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How to Tactfully Kick Someone Out of Your Band

by Shane Mehling
music & audio

how to kick someone out of your band

Photo via Flickr

In one way, band members are like roommates — you share a space, financial responsibilities and trust that they will respect your stuff, or at least not screw with it too badly. But they’re also so much more, and kicking someone out is more like breaking up with a boyfriend/girlfriend you should have never moved in with. There is no easy way to do this, and every situation is different, but consider these steps when it’s time to make a change:

Make Sure the Rest of the Band Agrees
If there is nothing stopping your decision, then triple-check there is no band member on the fence or you risk bigger issues once this is taken care of. An ex-member may pick at someone sympathetic, trying to get back in or poisoning the well. If you have a new person joining, or are trying people out, it’s important that the band is fully supportive of the change or else that new member will be walking into an even more dysfunctional relationship.

Do it in Person
If you are serious about your band, then be an adult about the way the band functions. Unless you can’t stand to look at them, a face-to-face meeting is a necessity instead of some protracted group texting debacle.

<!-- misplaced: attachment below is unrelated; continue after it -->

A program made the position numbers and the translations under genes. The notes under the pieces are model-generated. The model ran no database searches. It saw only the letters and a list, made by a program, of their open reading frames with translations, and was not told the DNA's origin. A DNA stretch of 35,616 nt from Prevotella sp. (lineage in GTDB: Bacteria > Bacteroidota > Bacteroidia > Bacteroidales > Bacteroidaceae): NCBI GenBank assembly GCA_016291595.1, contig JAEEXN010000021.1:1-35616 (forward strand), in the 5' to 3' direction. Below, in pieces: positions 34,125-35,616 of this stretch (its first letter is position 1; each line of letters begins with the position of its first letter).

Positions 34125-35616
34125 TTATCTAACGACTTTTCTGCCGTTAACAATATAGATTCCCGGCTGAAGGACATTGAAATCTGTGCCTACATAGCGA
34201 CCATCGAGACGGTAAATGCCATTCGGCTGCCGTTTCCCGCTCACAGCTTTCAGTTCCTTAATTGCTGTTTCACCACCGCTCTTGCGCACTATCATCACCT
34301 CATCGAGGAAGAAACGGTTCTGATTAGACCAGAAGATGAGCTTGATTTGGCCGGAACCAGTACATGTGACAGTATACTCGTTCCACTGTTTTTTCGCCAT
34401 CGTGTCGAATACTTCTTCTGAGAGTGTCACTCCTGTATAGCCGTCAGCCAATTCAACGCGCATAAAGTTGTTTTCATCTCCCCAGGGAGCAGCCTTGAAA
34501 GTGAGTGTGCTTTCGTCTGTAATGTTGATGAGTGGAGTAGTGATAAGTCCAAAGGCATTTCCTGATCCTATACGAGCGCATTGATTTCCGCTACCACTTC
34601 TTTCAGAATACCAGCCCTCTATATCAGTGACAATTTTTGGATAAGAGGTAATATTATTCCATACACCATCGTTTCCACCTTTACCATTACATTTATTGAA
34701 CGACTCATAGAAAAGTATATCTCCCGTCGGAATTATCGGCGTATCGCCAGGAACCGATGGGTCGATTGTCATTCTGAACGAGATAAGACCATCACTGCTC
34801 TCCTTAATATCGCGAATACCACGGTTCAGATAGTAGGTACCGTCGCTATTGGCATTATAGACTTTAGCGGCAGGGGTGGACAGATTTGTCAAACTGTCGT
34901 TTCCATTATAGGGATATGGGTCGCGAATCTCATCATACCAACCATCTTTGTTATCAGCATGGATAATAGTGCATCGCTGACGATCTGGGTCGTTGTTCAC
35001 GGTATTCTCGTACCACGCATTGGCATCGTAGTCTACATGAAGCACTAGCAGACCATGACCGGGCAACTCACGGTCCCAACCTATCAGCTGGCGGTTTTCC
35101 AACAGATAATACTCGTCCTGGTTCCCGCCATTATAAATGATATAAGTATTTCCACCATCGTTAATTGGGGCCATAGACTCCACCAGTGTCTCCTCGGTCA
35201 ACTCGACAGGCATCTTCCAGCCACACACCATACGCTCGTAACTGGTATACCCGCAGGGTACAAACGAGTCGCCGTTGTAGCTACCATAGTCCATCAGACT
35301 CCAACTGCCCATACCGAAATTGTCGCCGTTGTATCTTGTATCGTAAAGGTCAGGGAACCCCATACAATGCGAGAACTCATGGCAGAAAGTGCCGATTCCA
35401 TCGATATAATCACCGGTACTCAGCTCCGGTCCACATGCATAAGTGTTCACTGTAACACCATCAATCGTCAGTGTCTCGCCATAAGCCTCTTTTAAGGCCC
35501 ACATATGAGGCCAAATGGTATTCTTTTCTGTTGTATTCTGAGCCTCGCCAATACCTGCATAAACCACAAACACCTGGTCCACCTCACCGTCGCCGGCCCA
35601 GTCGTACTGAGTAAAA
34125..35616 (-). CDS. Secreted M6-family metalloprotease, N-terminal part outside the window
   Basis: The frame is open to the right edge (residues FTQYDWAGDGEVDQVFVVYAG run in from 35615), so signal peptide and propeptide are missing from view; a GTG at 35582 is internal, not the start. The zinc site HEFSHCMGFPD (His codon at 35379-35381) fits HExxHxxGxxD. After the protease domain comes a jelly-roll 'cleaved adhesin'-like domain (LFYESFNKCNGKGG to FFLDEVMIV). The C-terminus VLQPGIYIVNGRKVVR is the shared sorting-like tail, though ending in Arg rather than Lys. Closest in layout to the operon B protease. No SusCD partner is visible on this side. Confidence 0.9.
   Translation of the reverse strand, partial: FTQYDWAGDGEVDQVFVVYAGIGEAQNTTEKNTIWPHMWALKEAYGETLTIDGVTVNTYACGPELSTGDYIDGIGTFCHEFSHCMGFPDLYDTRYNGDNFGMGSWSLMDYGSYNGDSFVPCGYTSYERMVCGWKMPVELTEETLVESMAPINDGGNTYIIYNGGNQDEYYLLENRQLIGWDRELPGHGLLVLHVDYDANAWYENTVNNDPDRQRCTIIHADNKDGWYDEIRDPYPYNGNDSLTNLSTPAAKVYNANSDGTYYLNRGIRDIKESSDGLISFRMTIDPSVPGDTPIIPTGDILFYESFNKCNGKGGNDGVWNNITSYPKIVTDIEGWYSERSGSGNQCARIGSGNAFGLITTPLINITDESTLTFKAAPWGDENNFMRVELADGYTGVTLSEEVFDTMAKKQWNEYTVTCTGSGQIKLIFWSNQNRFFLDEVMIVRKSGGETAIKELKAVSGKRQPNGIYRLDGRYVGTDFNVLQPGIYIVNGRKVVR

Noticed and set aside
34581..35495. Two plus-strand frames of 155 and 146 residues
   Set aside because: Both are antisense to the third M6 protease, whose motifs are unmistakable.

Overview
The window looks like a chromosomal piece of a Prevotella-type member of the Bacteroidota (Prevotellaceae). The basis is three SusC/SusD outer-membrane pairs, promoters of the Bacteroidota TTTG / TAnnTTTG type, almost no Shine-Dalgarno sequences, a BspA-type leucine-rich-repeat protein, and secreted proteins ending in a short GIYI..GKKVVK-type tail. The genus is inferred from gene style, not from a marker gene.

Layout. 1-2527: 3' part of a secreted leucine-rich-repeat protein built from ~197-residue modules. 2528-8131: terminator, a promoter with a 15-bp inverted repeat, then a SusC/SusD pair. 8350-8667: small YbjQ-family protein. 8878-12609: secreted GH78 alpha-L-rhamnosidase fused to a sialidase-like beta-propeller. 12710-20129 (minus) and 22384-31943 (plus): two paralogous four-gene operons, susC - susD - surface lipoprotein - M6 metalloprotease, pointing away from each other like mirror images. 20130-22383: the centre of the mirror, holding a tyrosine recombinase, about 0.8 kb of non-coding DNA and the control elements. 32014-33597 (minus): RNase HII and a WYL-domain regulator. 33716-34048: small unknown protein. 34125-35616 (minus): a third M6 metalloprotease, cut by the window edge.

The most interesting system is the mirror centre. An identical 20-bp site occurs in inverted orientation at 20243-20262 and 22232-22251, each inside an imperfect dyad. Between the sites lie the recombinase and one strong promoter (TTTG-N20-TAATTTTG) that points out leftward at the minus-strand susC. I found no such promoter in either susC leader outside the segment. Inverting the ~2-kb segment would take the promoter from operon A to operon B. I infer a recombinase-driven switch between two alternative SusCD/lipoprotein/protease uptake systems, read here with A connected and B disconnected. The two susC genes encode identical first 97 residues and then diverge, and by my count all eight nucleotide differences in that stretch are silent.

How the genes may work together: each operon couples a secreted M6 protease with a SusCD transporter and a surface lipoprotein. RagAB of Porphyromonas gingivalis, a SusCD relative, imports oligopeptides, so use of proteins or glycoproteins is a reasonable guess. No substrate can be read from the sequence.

Keep the Explanation to a Minimum
Again, if there is nothing stopping this, why air all your grievances? Even if they keep pushing for an explanation just say that it’s not working. They will likely have seen this coming anyway; you’re just ripping off the Band-Aid.

Be Gentle, not a Doormat
Depending on your relationship, you may have an ex-member who moves on quickly or quickly decides they hate you and your band. No one wants to be kicked while they’re down, so don’t deliver the news and then treat them like a busted guitar string. But you also don’t have to obey every demand, whether it’s about them supposedly being owed money, needing the van to move their gear or spontaneously realizing that they are the rightful owners of the PA. Be reasonable, but this isn’t a job and they are not owed a severance package.

Go do Amazing Things
They’re gone! Good job! Nothing should be holding you back now. Because if you’ve fretted about doing this for months, and it was a nightmare to pull the trigger, then something worthwhile better be on the horizon. If not, you’ll feel pretty lame spending all that time to kick someone out of a band that breaks up six months later.

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Shane Mehling

Shane Mehling is a freelance writer and editor who plays in noiserock bands.